Voices on the Move

Ayan decided to return to Somaliland after being abused in Libya
September 05, 2013 Written by: Anja Simonsen,PHD Student,Denmark.Interview conducted in Hargeisa July 2013.

"I went without a single penny"

On March 5th 2013, 20-year-old Ayan decided to leave her home in Somaliland to seek the adventures of Europe that she had heard about through her friends settled there. She however had no knowledge of the dangerous journey awaiting her and the difficulties she was about to face. After ending up badly injured both physically and psychologically in Libya she decided to return back home. ‘I realized that the dignity I have here in my homeland and the dignity I met in other countries was not the same.’


I wanted to develop myself
“I was at secondary level when I decided to leave. One factor of leaving was to develop myself. Even if I completed an education here in Somaliland I could not get a job because of the high percentage of unemployment among young people in this country. I was hoping to go to Europe and get a job there with a high salary. I also heard about Europe through my friends living there who successfully made the journey through the desserts of Sudan and Libya and then crossed the Mediterranean Sea. I decided within a night to leave and the next morning I went. I sponsored myself from Somaliland to Addis Ababa. When I arrived there I went to the areas where the human smugglers are based, who are connected all the way from Addis Ababa to Libya. These smugglers don’t need money before you reach Libya so I went without a single penny in my pocket.”

Through the dessert of Sudan
“We left from Addis Ababa at 3 pm and we arrived at the border between Ethiopia and Sudan at 5 am in the morning. Then we started walking which lasted 5 days and 10 hours. We were misled before starting this long walk. The smugglers told us that the walk would take 30 minutes so we did not try to bring food or water. On the way a pregnant lady died. We tried to bury her but the smugglers said that now we should just think of ourselves. 3 men were beaten for trying to bury her and told that they would be killed if they continued to ask for the permission to bury their fellow people. We were 56 people in this group, 20 of us being women. While walking through the dessert of Sudan we met two kinds of soil. One consisted of white sand which was very hot and the other of black mutt which we would sink in to. At this time we were very weak. One lady from the group sank down in the soil. They tried to drag her up but in this attempt to help her, one leg beneath the knee was cut off and she later died of her injuries. The smugglers did a test to see if people were still alive. They would put some kind of drug on your body. If you moved they knew you were alive.”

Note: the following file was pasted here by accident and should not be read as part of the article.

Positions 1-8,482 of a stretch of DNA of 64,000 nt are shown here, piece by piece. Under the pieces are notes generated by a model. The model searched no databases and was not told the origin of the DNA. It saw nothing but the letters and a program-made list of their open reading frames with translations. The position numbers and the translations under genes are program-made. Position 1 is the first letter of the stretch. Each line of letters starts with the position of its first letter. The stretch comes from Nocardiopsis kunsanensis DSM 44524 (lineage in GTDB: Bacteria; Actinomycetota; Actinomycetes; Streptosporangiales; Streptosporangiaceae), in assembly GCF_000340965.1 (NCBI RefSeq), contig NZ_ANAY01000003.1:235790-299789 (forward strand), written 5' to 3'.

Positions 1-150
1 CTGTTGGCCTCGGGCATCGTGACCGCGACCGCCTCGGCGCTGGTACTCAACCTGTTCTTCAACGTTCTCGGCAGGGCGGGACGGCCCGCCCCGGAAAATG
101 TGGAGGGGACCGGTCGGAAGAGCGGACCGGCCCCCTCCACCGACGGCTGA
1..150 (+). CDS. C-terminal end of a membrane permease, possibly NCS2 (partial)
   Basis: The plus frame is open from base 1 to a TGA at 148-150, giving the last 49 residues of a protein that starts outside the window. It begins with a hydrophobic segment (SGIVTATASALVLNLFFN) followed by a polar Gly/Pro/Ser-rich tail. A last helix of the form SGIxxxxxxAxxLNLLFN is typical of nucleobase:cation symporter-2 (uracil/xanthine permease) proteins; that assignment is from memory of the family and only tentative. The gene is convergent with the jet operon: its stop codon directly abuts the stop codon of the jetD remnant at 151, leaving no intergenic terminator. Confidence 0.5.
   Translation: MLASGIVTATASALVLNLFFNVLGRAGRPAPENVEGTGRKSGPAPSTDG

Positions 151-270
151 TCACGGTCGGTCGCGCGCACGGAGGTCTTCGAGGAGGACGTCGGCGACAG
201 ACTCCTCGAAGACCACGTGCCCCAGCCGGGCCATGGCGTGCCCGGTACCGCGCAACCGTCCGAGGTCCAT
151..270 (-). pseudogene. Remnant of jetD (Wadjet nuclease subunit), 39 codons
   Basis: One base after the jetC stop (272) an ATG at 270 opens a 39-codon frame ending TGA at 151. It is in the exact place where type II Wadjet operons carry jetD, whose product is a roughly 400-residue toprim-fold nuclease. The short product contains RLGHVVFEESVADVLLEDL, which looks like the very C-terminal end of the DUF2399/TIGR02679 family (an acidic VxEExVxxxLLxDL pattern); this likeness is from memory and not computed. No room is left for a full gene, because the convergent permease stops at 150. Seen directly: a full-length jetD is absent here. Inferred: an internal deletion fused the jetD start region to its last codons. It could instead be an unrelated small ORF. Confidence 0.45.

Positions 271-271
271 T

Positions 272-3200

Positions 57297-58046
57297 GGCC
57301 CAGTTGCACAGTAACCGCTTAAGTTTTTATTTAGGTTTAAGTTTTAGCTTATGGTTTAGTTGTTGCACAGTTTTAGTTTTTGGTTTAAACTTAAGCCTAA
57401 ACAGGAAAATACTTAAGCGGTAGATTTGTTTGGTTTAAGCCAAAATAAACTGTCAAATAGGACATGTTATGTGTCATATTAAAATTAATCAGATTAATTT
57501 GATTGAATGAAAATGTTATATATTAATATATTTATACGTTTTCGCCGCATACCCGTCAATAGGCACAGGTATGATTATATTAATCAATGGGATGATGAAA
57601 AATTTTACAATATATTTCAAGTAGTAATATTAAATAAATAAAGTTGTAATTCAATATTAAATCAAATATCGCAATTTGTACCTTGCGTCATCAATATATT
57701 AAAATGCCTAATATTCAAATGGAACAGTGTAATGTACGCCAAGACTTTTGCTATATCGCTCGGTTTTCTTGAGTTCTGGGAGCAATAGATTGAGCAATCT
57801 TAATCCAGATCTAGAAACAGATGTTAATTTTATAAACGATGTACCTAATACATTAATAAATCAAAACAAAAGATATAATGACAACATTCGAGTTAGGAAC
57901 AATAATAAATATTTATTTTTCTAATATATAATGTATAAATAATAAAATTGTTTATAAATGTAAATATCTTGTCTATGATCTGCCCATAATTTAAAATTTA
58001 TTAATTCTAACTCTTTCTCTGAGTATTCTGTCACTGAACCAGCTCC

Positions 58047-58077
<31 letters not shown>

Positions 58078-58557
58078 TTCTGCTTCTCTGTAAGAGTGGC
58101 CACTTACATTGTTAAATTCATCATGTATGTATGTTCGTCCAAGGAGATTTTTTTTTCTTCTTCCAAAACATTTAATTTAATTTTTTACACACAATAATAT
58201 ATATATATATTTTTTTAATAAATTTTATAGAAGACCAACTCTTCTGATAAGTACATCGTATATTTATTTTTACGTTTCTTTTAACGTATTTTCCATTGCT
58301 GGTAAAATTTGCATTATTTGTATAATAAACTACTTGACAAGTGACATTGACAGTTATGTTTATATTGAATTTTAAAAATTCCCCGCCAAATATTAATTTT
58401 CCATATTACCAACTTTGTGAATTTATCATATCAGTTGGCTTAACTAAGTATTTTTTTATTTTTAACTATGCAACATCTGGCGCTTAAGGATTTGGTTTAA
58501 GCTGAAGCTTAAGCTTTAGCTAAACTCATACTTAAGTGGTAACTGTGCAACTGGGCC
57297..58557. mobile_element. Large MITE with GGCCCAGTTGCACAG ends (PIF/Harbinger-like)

Leaving for Libya
“We were transported in 4 wheel drive vehicles through the dessert towards Tripoli in Libya. Immediately when we started our journey to Libya other gangs on motorbikes chased us. From 8 pm until 3 am in the morning they were chasing us to kidnap us from the smugglers we were with. The smugglers on the motorbikes are known for selling human organs while the smugglers we were with are known for taking money, not human organs. The smugglers we were with tricked the smugglers on the motorbikes by secretly unloading one car in the dark and then coming back for us 2 hours later when they had shown to our stalkers that their cars were empty. At this time 11 people had died on the way. We continued our journey. After many obstacles and the loss of 19 more passengers because of an accident we were brought to Mugafe – the boss of the smugglers known as the one who never misses.”

Libya – 22 people left
‘We were now 22 people left. 4 more people had died. In this camp the men were tortured by electric chock and we the women were raped. At this time, I had an infected wound in my stomach because I had an operation before migrating and I was dehydrated. The smugglers provided me with some treatment. At this point the smugglers had requested the ransom from my family to release me. My family paid and I was therefore allowed to leave the camp together with another woman. Both I and the other woman decided that the further we go, the more risky it will be for us and my family advised me to come home so we decided to return home. When I reached from Tripoli to Khartoum, my family arranged for me to be admitted to the hospital there as I was very sick. When I became better physically I became choked psychologically. After my recovery I continued my journey back to Somaliland.”

Today

“By the grace of God I survived this and it is now part of my experience. Today I want to go to the University to study computer science. Even now if I got a legal visa I would not go. I will stay and die here in Somaliland.“

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